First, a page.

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what does cbd stand for in new zealand

What does cbd stand for in new zealand

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Testing the Water

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What does cbd stand for in new zealand

That’s the problem faced by Auckland mother Katy Thomas, who has been importing CBD oils from the UK company CBD Brothers, under prescription from a GP, to treat her son Eddy’s tonic-clonic seizures, which can be life-threatening. According to the World Health Organisation, CBD enjoys more evidential backing as a treatment for childhood epilepsy than it does for any other condition.

“Nobody knows anything!” says Thomas. “Prescribers really rely on your knowledge, because there’s been nothing handed down from the government. The prescriber information that’s currently being developed by bpac should have been online years ago. That would have given prescribers the literature that they need to dose and titrate and help patients when they ask for it. But they don’t have that.”

Manu Caddie, co-founder of the NZSX-listed Rua Bioscience and chair of industry body the Medical Cannabis Council, says producing GMP-standard medicines is “a complex process that includes a massive amount of documentation and tightly-controlled management. Doing this for drugs made synthetically in a lab is difficult, doing it from a fickle plant is even more difficult. It is not impossible but it takes a lot of time to prove to auditors that the process is absolutely robust and any risk of contaminated or inconsistent medicines reaching sick patients is eliminated.”

So why is it so hard?

“She said, ‘your rheumatoid arthritis, which can never be cured, it’s only ever going to be managed, that would be one of the many conditions that which would come under that palliation exemption’,” says Schomburg.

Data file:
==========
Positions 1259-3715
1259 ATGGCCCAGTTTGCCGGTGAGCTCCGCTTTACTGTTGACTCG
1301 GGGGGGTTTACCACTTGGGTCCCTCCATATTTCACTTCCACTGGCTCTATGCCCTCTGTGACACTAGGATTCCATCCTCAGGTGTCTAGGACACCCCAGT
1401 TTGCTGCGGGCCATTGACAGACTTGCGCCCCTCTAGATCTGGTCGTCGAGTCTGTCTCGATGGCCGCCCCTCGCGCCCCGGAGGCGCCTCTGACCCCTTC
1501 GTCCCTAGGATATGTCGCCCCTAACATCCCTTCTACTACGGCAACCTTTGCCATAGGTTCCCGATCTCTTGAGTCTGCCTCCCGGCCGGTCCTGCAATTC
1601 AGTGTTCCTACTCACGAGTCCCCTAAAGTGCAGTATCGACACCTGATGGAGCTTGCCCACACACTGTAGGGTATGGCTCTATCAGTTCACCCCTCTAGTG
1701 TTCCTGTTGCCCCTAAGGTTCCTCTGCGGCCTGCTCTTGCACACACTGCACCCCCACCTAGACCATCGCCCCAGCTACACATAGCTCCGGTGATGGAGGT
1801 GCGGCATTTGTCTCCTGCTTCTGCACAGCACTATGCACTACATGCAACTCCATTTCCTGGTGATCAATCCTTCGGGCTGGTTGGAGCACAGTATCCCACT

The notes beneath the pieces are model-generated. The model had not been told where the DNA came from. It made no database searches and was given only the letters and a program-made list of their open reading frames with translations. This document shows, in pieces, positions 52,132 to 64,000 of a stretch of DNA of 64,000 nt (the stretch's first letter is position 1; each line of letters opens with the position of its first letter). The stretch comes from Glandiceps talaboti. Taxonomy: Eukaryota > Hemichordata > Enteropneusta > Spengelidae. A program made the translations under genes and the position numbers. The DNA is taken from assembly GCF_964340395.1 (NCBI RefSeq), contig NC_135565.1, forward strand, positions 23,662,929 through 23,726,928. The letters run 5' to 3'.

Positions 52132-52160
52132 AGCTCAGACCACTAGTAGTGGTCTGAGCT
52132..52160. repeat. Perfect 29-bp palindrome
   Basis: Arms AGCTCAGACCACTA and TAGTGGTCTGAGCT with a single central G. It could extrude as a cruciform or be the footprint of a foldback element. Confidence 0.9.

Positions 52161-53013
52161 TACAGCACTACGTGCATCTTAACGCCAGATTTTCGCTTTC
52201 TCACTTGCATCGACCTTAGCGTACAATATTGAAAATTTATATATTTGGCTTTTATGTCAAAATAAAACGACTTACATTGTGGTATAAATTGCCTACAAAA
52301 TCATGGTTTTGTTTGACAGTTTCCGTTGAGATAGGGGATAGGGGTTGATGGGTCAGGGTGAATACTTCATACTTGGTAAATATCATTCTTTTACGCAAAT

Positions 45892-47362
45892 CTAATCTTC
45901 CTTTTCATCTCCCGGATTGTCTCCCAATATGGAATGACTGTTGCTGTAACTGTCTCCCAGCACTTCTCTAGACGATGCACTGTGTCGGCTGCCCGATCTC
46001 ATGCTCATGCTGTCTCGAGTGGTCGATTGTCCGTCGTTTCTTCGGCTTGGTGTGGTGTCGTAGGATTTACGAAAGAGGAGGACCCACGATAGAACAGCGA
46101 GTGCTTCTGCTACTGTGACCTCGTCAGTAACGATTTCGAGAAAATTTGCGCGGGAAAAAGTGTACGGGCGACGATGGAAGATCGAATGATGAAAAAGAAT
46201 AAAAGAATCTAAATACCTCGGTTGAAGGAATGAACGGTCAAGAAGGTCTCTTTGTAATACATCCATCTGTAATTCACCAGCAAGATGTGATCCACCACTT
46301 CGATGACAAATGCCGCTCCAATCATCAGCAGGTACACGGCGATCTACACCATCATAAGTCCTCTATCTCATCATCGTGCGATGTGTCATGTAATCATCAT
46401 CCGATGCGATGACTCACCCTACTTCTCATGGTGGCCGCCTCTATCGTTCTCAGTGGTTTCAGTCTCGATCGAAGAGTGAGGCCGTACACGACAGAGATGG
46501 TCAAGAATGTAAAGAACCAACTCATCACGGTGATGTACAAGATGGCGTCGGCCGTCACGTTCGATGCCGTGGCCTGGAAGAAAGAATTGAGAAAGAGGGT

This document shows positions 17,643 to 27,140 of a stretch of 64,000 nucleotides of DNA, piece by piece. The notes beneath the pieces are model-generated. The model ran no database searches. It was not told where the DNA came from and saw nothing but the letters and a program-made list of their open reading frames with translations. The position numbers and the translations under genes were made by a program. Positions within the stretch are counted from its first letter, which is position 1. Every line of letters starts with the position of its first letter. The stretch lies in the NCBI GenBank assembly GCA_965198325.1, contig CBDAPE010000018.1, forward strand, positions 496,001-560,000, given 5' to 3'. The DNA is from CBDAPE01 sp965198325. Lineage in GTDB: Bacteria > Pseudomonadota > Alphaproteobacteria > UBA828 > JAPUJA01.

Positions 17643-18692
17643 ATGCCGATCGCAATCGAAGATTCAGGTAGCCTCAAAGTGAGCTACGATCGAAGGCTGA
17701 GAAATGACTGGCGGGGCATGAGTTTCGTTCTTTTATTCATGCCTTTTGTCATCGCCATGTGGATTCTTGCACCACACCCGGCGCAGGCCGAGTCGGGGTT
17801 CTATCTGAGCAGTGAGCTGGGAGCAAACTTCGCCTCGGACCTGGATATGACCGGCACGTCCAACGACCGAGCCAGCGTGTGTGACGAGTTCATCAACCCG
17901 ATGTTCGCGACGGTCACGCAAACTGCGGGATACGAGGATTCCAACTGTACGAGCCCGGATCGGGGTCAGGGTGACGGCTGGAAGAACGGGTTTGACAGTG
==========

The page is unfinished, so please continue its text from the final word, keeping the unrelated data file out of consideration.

“Talking to international suppliers, the economics of going above and beyond to meet the New Zealand standard is just commercial suicide. Only the very biggest companies will do it. That’s why Tilray has got over the line but none of the other Canadian companies have. It just doesn’t make sense for them.”

But there’s more

Six months later, at the beginning of October last year, no products, local or imported, had met the minimum quality standard. Reasoning that the disruption caused by Covid-19 had hampered companies from providing the necessary information for approval, officials recommended a six-month extension to the transition scheme. As the new March 31 deadline loomed, it was clear only two products – one CBD product and one containing THC, both produced by the Canadian giant Tilray – would meet the minimum quality standards by April 1. The scheme was extended by a further six months, to the end of September.

Mark Dye, CEO of NUBU Pharmaceuticals, which imports medicinal cannabis products, also wrote to James in February to say that his company and rival importers Equalis and Medleaf had “scoured the world” in search of CBD products which might meet the minimum quality standards. Dye said the requirement for stability data not only for finished products but individual ingredients in those products had been a particular roadblock – and that Medsafe’s inability to audit the GMP status of foreign manufacturers during the pandemic had caused further problems.